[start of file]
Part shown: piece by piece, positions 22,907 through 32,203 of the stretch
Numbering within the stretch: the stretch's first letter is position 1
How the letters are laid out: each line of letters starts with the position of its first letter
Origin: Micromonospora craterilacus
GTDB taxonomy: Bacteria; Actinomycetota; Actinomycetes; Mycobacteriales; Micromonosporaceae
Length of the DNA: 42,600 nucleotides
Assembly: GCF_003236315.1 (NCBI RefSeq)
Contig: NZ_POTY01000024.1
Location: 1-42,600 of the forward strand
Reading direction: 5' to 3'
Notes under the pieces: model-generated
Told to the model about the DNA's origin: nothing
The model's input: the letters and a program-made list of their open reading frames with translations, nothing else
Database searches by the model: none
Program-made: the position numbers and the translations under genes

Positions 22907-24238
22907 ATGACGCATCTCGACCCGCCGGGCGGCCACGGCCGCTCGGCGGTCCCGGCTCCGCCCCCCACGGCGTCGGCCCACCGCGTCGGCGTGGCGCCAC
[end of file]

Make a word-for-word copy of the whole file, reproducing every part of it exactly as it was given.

Part shown: piece by piece, positions 22,907 through 32,203 of the stretch
Numbering within the stretch: the stretch's first letter is position 1
How the letters are laid out: each line of letters starts with the position of its first letter
Origin: Micromonospora craterilacus
GTDB taxonomy: Bacteria; Actinomycetota; Actinomycetes; Mycobacteriales; Micromonosporaceae
Length of the DNA: 42,600 nucleotides
Assembly: GCF_003236315.1 (NCBI RefSeq)
Contig: NZ_POTY01000024.1
Location: 1-42,600 of the forward strand
Reading direction: 5' to 3'
Notes under the pieces: model-generated
Told to the model about the DNA's origin: nothing
The model's input: the letters and a program-made list of their open reading frames with translations, nothing else
Database searches by the model: none
Program-made: the position numbers and the translations under genes

Positions 22907-24238
22907 ATGACGCATCTCGACCCGCCGGGCGGCCACGGCCGCTCGGCGGTCCCGGCTCCGCCCCCCACGGCGTCGGCCCACCGCGTCGGCGTGGCGCCAC